Lower section of the hike was nice, if unremarkable. Got some interesting views around the Skinner Ridge overlook, but the clouds obscured things a bit. The final push through the brush to the Mount Carmel summit was tough, if you are taller than a deer.
The trails was quite overgrown and now well marked at all. We did make the summit, however we ended up taking a wrong turn along the way (at the point that the campgrounds intersect).
We contemplated turning around once we reached Devil's Peak (which was the most difficult portion of the climb). But we decided to continue on, and I'm glad we did. The climb to the summit wasn't that much more father, and a lot less difficult.
The summit is marked only by a pile of rocks. You must climb up these to get any view due to the overgrown bushes all around.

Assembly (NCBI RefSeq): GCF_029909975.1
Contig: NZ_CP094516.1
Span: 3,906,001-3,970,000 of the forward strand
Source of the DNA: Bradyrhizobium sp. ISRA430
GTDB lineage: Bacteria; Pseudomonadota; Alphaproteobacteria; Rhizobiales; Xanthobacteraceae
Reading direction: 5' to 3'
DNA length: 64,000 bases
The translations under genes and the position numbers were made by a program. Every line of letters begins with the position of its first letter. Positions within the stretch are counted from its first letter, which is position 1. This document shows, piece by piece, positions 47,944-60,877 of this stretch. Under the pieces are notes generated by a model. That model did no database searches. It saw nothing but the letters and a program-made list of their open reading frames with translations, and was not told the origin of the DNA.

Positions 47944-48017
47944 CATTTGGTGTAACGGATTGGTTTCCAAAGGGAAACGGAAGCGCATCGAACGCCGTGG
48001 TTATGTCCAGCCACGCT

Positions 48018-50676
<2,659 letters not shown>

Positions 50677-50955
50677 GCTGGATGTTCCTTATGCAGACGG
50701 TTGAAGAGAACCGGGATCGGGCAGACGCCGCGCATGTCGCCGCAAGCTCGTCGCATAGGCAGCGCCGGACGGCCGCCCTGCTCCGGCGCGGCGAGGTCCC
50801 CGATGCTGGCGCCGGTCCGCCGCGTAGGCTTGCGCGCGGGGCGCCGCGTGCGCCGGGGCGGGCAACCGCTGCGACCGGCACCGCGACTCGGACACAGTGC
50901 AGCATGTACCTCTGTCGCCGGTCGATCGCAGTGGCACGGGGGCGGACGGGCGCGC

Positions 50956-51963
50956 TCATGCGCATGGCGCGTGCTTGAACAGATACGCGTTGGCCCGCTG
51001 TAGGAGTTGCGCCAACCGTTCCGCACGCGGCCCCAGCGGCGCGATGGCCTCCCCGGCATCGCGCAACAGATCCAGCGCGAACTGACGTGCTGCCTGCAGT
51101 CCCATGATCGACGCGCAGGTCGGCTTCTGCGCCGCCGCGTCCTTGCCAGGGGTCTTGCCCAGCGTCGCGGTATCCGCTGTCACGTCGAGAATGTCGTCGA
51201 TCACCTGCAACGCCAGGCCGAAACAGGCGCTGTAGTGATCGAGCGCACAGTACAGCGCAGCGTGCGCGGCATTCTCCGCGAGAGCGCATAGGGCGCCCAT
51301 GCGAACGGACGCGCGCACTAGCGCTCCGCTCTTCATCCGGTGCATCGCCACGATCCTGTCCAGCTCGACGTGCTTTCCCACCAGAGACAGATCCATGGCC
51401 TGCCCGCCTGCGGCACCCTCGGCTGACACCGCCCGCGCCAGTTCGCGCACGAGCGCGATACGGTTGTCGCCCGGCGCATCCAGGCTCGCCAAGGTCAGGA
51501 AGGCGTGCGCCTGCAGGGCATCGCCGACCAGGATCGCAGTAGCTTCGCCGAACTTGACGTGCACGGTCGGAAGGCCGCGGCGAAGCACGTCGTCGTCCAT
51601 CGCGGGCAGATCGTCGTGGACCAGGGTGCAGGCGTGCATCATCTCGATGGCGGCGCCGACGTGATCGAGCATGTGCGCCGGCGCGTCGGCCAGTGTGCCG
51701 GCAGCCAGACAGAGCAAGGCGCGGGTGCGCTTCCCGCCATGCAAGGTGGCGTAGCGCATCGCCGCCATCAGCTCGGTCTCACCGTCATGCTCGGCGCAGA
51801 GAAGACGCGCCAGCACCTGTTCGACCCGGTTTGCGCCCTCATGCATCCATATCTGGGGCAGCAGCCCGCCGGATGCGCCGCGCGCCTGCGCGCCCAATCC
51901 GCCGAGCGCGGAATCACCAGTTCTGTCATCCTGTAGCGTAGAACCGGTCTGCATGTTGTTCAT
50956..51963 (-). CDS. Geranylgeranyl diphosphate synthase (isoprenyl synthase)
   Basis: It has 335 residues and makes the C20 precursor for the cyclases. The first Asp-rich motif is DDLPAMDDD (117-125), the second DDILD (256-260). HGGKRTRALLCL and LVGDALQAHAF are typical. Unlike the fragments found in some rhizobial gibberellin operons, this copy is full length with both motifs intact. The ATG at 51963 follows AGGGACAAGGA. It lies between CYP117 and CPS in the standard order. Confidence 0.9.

Watch out for the boyscouts at the base, and the large buses on the seemingly one lane, but paved, road that takes you to Botter's Gap.
I was feeling really lazy Saturday morning and didn't want to take my 2WD car up to Tahoe for the weekend, so I looked for a short nearby hike. I was thinking of doing Mount Tam from Muir Woods, but I couldn't find my National Parks Pass so I went to Big Sur instead. I headed up in running shorts, sneakers, and a long sleeve t-shirt. There were some minor patches of snow at 2700' becoming more pronounced at 2900'. About 90+% the 0.8 mile Mount Carmel Trail was covered with up to 4 inches fresh snow and my fingers were freezing as I took photos on the summit. I drank about 10 oz. of water but I was hungry and didn't have any food so I made and ate 3 snowballs. On the way down at about 2710' I ran into a snowman that I believe a couple made. On my hike in, I saw 1 couple (with dog) and 1 guy (also with dog) hiking out of Pat Springs so I assume that it was the couple that made him for Easter :-) Neither group did the Mount Carmel Trail after the snow, so that part was a very pristine hike / experience.